The Supreme Court in Tervita Corp. v. Canada (Commissioner of Competition) held that a merger between landfill operators would prevent competition but provide efficiency gains, and allowed the deal to proceed. In so doing, it has provided important guidance on three issues: 

  1. the standard of review in administrative law cases;
  2. the meaning of "substantial prevention" of competition in section 92(1) of the Competition Act; and
  3. the efficiency defence set out in section 96 of the Competition Act. 

The guidance on the efficiency defence is particularly important given the infrequency of merger cases decided by Supreme Court.

Legislature Can Rebut Presumption of Deference

The decision in Tervita represents one of the first times since the Dunsmuir case in 2008 that the Court has declined to show deference to an administrative decision maker, though this in part turns on the particular language of the Competition Tribunal Act.

Review of a decision by the Competition Tribunal is heard by the Federal Court of Appeal.  Section 13 of the Competition Tribunal Act provides for an appeal from the Tribunal as of right on questions of law "as if it were a judgment of the Federal Court".

This statutory language (treating a decision of the Tribunal as if it were a court judgment) is a signal that Parliament intended the courts to show no deference to the Tribunal on a question of law, the Court held.  Correctness was the applicable standard.

Prevention Branch under Section 92(1) is Forward Looking

Section 92(1) of the Competition Act allows the Tribunal to make remedial orders where "the Tribunal finds that a merger or proposed merger prevents or lessens, or is likely to prevent or lessen, competition substantially".

The Tervita decision provides guidance on the "prevention" analysis under section 92(1).  The core inquiry is whether a firm will use the merger to prevent competition from arising (in contrast to lessening competition, which would give a firm greater market share).  Assessing prevention of competition involves a "but for" analysis that requires:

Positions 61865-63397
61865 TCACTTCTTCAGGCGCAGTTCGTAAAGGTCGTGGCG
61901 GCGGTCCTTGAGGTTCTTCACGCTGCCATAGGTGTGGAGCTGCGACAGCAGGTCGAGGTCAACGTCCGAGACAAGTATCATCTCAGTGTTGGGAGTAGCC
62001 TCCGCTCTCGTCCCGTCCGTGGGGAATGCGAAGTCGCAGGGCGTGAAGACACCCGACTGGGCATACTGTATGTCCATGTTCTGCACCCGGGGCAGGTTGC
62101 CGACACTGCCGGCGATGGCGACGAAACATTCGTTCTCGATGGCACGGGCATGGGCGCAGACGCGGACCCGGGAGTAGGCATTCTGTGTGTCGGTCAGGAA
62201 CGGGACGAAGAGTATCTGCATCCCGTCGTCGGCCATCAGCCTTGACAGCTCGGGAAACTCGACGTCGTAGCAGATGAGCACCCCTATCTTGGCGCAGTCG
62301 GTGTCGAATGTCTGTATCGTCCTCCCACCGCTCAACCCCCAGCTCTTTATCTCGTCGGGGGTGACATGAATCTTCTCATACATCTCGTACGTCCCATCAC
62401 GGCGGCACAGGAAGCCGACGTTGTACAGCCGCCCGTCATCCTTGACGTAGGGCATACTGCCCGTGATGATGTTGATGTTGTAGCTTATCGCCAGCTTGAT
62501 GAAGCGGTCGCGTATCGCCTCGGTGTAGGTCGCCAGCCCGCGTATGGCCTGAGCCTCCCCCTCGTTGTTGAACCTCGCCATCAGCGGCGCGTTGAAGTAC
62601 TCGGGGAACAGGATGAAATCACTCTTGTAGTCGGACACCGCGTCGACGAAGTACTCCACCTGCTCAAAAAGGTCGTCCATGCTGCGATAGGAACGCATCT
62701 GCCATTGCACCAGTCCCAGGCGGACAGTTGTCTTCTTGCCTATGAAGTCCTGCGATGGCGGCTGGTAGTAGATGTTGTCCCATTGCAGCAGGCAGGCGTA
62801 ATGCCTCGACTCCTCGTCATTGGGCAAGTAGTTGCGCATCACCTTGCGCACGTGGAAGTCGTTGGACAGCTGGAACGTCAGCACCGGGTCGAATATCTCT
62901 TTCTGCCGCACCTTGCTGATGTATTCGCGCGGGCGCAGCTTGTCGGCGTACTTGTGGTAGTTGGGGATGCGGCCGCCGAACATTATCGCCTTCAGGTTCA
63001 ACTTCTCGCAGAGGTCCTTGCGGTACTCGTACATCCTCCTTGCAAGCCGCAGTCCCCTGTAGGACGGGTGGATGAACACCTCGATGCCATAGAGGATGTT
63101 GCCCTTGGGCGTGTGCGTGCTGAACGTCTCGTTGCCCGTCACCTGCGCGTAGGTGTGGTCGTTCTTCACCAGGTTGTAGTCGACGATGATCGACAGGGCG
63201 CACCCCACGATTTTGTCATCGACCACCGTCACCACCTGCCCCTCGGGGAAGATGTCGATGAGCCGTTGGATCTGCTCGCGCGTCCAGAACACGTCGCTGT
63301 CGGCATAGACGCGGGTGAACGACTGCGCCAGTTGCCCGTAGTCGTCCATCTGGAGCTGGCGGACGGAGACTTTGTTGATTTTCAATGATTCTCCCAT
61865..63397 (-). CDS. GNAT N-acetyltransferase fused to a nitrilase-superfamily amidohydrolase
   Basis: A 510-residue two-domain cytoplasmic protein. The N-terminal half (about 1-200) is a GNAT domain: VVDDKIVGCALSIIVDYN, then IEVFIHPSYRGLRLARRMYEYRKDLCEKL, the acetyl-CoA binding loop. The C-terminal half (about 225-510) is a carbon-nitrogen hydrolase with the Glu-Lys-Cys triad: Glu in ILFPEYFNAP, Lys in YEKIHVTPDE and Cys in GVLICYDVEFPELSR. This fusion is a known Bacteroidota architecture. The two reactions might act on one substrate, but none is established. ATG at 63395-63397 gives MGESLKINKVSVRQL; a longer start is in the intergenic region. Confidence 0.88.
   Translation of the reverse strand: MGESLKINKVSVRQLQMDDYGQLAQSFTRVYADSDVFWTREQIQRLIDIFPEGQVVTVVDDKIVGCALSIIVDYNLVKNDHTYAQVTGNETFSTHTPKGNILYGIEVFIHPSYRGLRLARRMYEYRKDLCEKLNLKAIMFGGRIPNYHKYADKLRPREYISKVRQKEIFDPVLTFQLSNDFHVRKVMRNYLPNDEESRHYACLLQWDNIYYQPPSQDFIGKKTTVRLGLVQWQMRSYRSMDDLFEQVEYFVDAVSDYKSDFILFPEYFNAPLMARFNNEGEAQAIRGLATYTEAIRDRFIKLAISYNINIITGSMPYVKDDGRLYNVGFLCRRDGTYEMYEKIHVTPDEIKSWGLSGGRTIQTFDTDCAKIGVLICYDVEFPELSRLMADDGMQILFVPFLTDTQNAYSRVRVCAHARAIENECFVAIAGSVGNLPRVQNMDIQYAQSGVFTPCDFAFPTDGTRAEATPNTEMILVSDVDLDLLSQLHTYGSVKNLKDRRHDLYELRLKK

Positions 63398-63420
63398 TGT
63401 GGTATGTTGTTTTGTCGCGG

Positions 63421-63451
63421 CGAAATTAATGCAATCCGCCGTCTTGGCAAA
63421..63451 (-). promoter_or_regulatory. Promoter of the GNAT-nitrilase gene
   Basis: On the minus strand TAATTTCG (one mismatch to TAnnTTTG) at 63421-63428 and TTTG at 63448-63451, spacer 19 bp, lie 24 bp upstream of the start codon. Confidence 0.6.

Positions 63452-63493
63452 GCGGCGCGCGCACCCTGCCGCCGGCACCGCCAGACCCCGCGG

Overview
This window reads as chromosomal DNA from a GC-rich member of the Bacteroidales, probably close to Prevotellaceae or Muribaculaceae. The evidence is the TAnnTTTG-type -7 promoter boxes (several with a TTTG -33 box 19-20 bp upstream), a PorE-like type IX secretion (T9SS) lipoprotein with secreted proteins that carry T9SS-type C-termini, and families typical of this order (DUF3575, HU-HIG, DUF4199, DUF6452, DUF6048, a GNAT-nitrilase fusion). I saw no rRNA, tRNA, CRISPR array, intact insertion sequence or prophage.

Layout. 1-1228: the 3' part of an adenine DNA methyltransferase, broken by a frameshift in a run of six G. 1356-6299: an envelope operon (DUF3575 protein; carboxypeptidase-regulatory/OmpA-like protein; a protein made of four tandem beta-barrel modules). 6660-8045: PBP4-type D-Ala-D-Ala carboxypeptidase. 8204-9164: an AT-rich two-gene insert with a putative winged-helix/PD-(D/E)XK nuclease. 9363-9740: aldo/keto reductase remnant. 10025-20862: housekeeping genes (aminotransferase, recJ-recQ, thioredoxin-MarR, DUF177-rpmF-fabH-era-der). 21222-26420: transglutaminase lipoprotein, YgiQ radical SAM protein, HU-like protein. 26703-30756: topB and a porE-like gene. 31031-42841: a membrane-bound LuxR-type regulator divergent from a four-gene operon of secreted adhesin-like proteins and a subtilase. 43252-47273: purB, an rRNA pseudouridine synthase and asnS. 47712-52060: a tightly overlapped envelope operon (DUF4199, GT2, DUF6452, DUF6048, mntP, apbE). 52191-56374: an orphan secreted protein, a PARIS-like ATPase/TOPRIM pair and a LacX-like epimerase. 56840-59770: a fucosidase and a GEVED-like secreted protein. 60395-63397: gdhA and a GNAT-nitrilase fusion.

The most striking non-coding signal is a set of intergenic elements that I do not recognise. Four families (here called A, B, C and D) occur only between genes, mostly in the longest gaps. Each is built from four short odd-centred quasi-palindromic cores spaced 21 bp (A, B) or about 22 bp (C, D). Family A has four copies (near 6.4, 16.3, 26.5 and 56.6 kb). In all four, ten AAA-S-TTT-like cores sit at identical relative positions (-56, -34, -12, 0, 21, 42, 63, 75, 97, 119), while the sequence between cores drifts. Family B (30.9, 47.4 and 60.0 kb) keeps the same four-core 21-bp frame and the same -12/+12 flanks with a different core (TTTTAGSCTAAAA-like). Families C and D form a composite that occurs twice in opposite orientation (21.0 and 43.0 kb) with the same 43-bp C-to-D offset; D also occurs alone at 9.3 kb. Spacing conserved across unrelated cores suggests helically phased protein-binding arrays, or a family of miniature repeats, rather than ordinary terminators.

1. identifying potential competitors;
  2. examining market conditions in a "but for" world;
  3. assessing the likelihood of market entry by one of the merging parties; and
  4. assessing whether there will be a substantial effect on the market in question.

Assessing the likelihood of the prevention of competition must be done on a balance of probabilities.  While the "but for" analysis under section 92(1) is inherently predictive, findings of future market conditions must be based on evidence.  Of particular importance will be the time period into the future selected by the Tribunal for the purpose of the prevention analysis.  The longer the time period selected, the more difficult it will be to find a prevention of competition.

Efficiency Defence: Splitting the Burden

Even if a prevention of competition can be established, the "efficiency" defence under section 96 will allow a merger to proceed where its efficiency gains outweigh the effects of any prevention or lessening of competition.

In Tervita, the Court identified a two stage process for asserting such a defence:

  1. quantitative efficiencies of the merger must be compared against the quantitative anti-competitive effects; and
  2. qualitative considerations must next be weighed.

Importantly, Tervita imposes on the Commissioner of Competition the burden of proving the anti-competitive effects.  Specifically, the Commissioner is obliged to quantify anti-competitive effects, even if the quantification is an estimate.  Failure to do so will mean that the alleged anti-competitive effect cannot be considered by the Tribunal.

The comparison of quantitative efficiencies and quantitative anticompetitive effects will, in most cases, determine whether the efficiencies defence under s. 96 is available.  The fact that the proposed efficiency gains are minor or insignificant does not prevent availability of the defence.  However, where the difference between quantitative efficiency gain and anti-competition effects is small, the Tribunal retains the discretion to reject the defence.  Such cases will require a close review of the assumptions underlying the economic projections and will require the Tribunal to provide clear reasons for rejecting modest efficiency gains